Discussions of cloud computing have evolved in recent years from a focus on specific types of cloud, to a world of hybrid cloud, and to a world dominated by the APIs that make today's multi-cloud environments and hybrid clouds possible. In this Power Panel at 17th Cloud Expo, moderated by Conference Chair Roger Strukhoff, panelists addressed the importance of customers being able to use the specific technologies they need, through environments and ecosystems that expose their APIs to make true change and transformation possible.
Microservices are a very exciting architectural approach that many organizations are looking to as a way to accelerate innovation. Microservices promise to allow teams to move away from monolithic "ball of mud" systems, but the reality is that, in the vast majority of organizations, different projects and technologies will continue to be developed at different speeds. How to handle the dependencies between these disparate systems with different iteration cycles? Consider the "canoncial problem" in this scenario: microservice A (releases daily) depends on a couple of additions to backend B (re...
Too often with compelling new technologies market participants become overly enamored with that attractiveness of the technology and neglect underlying business drivers. This tendency, what some call the “newest shiny object syndrome” is understandable given that virtually all of us are heavily engaged in technology. But it is also mistaken. Without concrete business cases driving its deployment, IoT, like many other technologies before it, will fade into obscurity.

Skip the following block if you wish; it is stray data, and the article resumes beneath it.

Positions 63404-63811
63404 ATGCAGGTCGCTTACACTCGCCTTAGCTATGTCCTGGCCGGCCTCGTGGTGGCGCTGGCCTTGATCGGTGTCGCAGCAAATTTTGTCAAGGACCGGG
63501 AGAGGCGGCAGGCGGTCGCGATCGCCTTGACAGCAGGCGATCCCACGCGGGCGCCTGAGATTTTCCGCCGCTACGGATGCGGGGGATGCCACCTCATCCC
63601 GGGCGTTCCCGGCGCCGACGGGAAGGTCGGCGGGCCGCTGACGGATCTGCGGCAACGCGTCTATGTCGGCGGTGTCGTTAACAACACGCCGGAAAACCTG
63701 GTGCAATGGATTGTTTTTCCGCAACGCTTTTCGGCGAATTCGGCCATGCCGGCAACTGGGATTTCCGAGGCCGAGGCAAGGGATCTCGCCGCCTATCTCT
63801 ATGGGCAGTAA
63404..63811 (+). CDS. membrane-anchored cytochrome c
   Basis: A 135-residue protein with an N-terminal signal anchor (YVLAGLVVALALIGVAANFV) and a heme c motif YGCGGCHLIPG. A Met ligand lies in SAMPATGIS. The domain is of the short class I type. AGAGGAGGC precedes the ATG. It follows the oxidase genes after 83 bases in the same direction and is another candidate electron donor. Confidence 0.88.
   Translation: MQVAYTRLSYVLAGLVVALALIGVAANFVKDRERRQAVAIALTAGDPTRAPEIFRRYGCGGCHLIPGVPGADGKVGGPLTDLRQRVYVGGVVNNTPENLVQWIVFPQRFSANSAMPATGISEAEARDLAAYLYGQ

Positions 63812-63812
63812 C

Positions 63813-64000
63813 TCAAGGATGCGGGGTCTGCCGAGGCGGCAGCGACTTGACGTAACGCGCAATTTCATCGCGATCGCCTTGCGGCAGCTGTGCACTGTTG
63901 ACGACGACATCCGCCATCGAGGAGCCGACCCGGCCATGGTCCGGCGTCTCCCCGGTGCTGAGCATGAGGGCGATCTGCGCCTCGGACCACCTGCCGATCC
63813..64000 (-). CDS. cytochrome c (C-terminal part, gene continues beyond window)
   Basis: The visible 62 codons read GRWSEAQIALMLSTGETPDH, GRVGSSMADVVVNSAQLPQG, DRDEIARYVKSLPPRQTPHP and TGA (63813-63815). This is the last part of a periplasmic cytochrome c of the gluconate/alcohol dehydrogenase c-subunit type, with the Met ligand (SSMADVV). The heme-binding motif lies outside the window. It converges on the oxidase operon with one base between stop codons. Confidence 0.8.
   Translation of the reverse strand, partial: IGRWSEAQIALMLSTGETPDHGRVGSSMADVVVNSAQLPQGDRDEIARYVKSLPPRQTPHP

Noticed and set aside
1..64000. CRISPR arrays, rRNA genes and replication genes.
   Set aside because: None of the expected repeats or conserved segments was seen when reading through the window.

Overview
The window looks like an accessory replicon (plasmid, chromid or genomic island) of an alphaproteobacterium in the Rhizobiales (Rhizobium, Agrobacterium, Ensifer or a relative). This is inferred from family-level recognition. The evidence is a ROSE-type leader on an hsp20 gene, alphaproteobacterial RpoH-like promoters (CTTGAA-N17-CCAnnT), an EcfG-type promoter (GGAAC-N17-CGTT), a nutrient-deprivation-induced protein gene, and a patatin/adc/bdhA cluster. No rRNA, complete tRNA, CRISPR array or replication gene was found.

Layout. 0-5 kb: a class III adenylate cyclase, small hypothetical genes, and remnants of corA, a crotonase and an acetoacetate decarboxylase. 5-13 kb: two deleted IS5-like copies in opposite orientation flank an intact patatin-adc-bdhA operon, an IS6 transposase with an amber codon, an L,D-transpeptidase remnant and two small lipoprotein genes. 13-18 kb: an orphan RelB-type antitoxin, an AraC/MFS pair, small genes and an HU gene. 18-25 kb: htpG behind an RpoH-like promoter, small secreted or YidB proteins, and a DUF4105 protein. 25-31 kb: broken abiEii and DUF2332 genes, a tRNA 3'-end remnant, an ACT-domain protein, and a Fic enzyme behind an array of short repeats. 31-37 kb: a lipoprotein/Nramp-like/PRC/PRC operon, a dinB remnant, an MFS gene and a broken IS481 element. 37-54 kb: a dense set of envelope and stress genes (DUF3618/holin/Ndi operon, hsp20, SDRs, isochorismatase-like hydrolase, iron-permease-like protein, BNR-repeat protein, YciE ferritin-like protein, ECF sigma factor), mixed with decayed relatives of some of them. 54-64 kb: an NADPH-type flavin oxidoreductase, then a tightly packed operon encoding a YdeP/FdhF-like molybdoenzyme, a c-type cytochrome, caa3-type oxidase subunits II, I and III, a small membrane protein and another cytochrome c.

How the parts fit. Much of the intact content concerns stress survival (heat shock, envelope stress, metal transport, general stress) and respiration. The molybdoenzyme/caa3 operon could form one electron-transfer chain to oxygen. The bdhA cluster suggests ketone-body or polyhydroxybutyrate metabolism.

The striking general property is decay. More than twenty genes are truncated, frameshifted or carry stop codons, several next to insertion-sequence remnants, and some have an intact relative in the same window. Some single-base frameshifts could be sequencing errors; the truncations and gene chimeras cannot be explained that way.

Container technology is shaping the future of DevOps and it’s also changing the way organizations think about application development. With the rise of mobile applications in the enterprise, businesses are abandoning year-long development cycles and embracing technologies that enable rapid development and continuous deployment of apps. In his session at DevOps Summit, Kurt Collins, Developer Evangelist at, examined how Docker has evolved into a highly effective tool for application delivery by allowing increasingly popular Mobile Backend-as-a-Service (mBaaS) platforms to quickly crea...